Home  Reviews  Articles  Calendar  Presenters  Add Event     
Chamber
FLORESTAN TRIO'S MENDELSSOHN AT SPRING LAKE VILLAGE CONCERT
by Terry McNeill
Friday, March 08, 2019
Spring Lake Village’s monthly concerts usually clock in under an hour, but the March 8 Florestan Trio’s performance was more extended as so much good music was on tap for the 125 residents attending at Santa Rosa’s premiere retirement residence facility. Four short pieces made up the first half, be...
Chamber
TILDEN TRIO'S BOHEMIAN ENERGY AT DOMINICAN CONCERT
by Terry McNeill
Sunday, March 03, 2019
Hard on the heels of the Trio Navarro’s late February concert in Sonoma State’s Schroeder Hall, Northern California’s other premiere resident piano trio, the Tilden, played an equally convincing program March 3 in Dominican University’s Angelico Hall. Clearly each hall’s acoustics, stage pianos and...
Recital
24 SONGS IN A MENKE-THOMPSON RECITAL ODYSSEY
by Terry McNeill
Saturday, February 23, 2019
Sonoma County pop and country singing enjoys continued popularity but it rare to see a professional classical vocal concert announced. Diva Ruth Ann Swenson was once a local star, but she has long departed and not much virtuoso recital singing can be found in the North Bay. But the exception to th...
Chamber
UNEXPECTED ARENSKY AND MENDELSSOHN BY THE NAVARRO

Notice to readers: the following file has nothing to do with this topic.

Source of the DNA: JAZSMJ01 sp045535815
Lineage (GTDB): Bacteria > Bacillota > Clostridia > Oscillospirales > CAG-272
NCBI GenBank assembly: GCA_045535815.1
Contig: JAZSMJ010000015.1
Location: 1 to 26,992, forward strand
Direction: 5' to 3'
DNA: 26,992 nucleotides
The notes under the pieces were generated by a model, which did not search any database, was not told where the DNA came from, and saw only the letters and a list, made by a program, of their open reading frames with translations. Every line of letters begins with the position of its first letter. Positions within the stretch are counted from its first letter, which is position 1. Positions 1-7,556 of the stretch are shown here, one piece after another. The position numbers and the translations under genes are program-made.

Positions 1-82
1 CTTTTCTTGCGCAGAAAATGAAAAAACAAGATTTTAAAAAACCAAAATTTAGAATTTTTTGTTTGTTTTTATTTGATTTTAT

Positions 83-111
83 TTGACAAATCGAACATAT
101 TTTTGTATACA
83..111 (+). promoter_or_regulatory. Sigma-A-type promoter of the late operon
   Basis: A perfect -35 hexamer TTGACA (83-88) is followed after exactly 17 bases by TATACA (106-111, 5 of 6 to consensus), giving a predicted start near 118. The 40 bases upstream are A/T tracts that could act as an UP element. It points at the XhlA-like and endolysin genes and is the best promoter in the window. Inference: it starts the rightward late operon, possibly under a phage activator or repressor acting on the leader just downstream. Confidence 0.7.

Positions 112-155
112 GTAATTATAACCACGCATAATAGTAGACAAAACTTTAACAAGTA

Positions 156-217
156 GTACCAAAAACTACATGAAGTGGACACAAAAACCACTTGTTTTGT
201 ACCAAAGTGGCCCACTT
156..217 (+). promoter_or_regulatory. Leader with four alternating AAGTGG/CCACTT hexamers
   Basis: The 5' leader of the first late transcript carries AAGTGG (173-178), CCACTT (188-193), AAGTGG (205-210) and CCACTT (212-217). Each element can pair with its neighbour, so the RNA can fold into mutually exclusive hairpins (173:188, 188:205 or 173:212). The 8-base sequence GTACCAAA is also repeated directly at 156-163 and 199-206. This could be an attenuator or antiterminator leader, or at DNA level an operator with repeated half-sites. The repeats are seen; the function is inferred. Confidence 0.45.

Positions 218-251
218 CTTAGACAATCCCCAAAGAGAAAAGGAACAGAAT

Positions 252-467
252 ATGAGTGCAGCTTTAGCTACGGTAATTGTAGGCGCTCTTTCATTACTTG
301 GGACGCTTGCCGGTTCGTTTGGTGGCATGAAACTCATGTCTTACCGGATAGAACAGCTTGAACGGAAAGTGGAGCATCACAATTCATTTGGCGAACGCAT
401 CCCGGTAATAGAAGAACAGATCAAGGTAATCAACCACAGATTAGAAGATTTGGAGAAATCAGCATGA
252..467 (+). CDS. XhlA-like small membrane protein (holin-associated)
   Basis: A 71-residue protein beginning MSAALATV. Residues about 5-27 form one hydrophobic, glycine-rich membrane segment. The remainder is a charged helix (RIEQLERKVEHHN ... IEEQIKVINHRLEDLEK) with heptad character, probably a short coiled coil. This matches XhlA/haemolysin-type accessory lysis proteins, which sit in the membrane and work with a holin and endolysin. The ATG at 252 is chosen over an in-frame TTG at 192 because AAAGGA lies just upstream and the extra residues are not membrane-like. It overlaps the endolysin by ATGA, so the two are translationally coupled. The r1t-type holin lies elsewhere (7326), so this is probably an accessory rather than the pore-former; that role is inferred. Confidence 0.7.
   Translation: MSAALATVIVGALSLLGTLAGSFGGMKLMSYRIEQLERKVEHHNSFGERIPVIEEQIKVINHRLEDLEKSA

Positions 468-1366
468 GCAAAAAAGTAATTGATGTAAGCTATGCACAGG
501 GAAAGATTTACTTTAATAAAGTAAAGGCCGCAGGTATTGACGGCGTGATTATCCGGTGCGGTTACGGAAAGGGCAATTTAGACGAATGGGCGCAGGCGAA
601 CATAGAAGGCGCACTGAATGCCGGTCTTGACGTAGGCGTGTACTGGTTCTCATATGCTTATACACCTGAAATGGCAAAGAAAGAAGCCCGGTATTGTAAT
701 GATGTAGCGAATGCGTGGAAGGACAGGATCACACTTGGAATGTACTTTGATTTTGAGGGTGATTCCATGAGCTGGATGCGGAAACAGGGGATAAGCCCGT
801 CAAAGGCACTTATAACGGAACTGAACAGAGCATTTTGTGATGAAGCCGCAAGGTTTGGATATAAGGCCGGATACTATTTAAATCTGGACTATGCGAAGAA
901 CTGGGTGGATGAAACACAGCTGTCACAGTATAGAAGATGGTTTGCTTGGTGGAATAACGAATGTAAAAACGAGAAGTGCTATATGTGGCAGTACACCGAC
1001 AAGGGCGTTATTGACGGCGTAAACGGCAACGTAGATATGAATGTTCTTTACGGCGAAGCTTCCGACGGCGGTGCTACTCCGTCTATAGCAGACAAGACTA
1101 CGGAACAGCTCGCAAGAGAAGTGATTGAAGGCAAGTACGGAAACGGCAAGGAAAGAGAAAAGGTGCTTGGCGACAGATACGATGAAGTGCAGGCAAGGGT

by Terry McNeill
Sunday, February 17, 2019
The 100 people entering Schroeder Hall Feb. 17 for a Trio Navarro concert were handed a program that appeared to feature two popular piano trios, Mendelssohn and Arensky. But continuing the Navarro’s tradition of repertoire exploration, the pieces were not the usual first Mendelssohn and first Aren...
Recital
GLOVER'S ECLECTIC PROGRAMMING HIGHLIGHT'S CINNABAR RECITAL
by Terry McNeill
Sunday, February 17, 2019
Daniel Glover is arguably the busiest virtuoso pianist in the San Francisco Bay area, but rarely is heard in North Bay concerts. So 90 local pianophiles were anxious to hear him Feb. 17 in Petaluma’s charming small Cinnabar Theater, and they were rewarded with an eclectic program of sometimes unfam...
Symphony
MENDELSSOHN'S SCOTTISH SAVES THE EVENING IN SRS WEILL CONCERT
by Terry McNeill
Monday, February 11, 2019
The audience entering Weill Hall for Santa Rosa Symphony concerts Feb. 9-11 were presented with a program that on first glance appeared a curious patchwork – a great symphony mixed with a seldom heard concerto and two disparate overtures, and a guest conductor unknown locally. Monday night’s concer...
Recital
INTRIGUING BELL-HAYWOOD RECITAL BEFORE FULL HOUSE IN WEILL HALL
by Abby Wasserman
Friday, February 08, 2019